Are bike helmets sending the ‘wrong message?’

     Russell Meddin argues that wearing a helmet makes it seem like biking is dangerous. He says fewer bikers on the road make biking less safe. (Taunya English/WHYY)

    Russell Meddin argues that wearing a helmet makes it seem like biking is dangerous. He says fewer bikers on the road make biking less safe. (Taunya English/WHYY)

    Read the science on safety and bike helmets, and it can be confusing. Ask the experts, and they don’t agree.

    Look around to see if most bike riders have headgear on — and it kind of depends on what city and country you’re in.

    Some of the newest evidence — from investigators in Canada — suggests that at a population level, mandatory bike helmet laws do not improve safety.

    But just a few years ago, other health researchers said the opposite: helmet laws do reduce head injuries.

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    To take a measure of the long-standing debate, consider Australia. Roughly 20 years ago, that was the first country to have a universal mandatory bike helmet law, but this year, lawmakers are reviewing a string of so-called “nanny state” regulations that some people say get in the way of personal freedom. The bike helmet rule is on the list.

    “If you’re a NASCAR or a Formula One driver, yeah, you should be wearing a helmet. If you’re a pro-cycle racer, yeah, you should be wearing a helmet,” said Russell Meddin said. For a leisurely lunchtime ride — at low speeds, there’s no need, he said.

    “Helmets give the wrong message,” said Russell Meddin from Bike Share Philadelphia.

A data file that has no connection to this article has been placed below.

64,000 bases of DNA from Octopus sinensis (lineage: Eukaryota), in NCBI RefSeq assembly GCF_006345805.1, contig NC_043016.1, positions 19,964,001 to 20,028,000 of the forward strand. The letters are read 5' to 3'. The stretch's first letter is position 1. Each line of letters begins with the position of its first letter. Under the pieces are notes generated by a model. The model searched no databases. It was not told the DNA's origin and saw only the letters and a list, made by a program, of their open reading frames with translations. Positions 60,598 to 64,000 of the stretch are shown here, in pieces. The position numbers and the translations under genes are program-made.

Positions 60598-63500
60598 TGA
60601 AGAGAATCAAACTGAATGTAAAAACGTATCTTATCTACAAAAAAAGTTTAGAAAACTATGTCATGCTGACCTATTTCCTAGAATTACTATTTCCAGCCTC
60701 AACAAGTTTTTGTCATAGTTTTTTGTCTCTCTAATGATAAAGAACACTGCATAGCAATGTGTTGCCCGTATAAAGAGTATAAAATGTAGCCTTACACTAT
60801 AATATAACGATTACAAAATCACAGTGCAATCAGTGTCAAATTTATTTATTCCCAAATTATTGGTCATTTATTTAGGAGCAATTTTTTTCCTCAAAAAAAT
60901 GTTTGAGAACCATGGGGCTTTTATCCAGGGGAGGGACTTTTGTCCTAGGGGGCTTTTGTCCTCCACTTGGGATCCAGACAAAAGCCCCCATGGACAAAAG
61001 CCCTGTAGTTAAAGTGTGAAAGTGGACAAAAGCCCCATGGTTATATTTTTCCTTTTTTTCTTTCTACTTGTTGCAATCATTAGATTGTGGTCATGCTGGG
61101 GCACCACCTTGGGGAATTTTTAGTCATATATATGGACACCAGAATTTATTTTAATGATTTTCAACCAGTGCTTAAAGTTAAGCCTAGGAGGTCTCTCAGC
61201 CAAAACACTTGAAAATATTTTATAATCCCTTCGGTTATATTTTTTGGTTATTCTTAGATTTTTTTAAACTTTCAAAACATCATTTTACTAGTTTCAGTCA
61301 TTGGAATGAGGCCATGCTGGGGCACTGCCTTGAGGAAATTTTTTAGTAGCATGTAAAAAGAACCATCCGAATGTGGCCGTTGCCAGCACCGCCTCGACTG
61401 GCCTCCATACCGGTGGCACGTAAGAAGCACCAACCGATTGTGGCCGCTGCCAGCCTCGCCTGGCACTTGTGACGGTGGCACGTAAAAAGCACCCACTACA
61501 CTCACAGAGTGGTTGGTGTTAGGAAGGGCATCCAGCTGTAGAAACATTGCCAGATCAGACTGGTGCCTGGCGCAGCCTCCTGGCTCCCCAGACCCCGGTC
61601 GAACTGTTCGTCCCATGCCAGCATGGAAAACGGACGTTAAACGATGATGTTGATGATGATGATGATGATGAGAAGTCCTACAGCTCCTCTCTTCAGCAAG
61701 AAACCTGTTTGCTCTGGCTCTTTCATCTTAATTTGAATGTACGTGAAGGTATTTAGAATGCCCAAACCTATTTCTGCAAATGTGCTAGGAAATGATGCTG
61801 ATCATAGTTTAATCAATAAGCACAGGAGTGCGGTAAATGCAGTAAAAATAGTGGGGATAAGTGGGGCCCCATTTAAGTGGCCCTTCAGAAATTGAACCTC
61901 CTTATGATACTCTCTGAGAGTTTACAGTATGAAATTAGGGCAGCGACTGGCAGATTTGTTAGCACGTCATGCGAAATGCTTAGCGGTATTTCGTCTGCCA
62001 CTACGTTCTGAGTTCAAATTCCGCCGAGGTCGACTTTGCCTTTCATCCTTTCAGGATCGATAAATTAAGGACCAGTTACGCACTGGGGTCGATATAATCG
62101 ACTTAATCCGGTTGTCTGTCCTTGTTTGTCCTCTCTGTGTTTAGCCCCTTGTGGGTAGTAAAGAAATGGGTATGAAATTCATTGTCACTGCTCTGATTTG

He says when you see someone in a helmet, automatically you think what they’re doing is dangerous.

    Meddin believes the statistics that say that you’re more likely to get hurt slipping in the bathtub or falling from a ladder.

    During our ride around Center City Philadelphia, he did not wear a helmet. Meddin had on his regular work clothes: slacks, a maroon tie and a sports coat with a bike-shaped lapel pin. No spandex or special gear.

    Wear a helmet if you want, but Meddin says mandatory helmet laws discourage biking, and when there are fewer cyclists on the road, those roads are less safe. He wants to get more people up on bikes and to design cities so it is comfortable to ride.

    “I don’t bike without a helmet,” said Sarah Whites-Koditschek, a public-radio host in Little Rock, Arkansas.

    She’s a long-time city biker, who says accidents happen. Hers happened in Philadelphia.

    “So I was biking up to intersection in the bike lane and a guy just suddenly opened his door, so quickly I didn’t have time to break, and my bike slammed into the door,” Whites-Koditschek said.

    She and her bike went up and over the door.

    “I texted my boss [saying that] I’ve been in an accident, I’m going to be a few minutes late,” she said.

    Whites-Koditschek arrived at her morning meeting with a little blood on her face — a strained jaw, and years later, she still has a small scar on her chin. She doesn’t think her helmet hit the ground, and it probably didn’t matter much that day, but she wears headgear anyway.

    Randy Swart, director of the nonprofit Bicycle Helmet Safety Institute, says what we know for sure is that helmets help in the crashes that are very common among cyclists.

    “If you are wearing a helmet and you crash—with no car involved–you are very unlikely to die. If you get hit by a car, you’re flying through the air at who knows what speed, and after that, things are bad,” Swart says that’s the personal experience of the bike riders that he knows.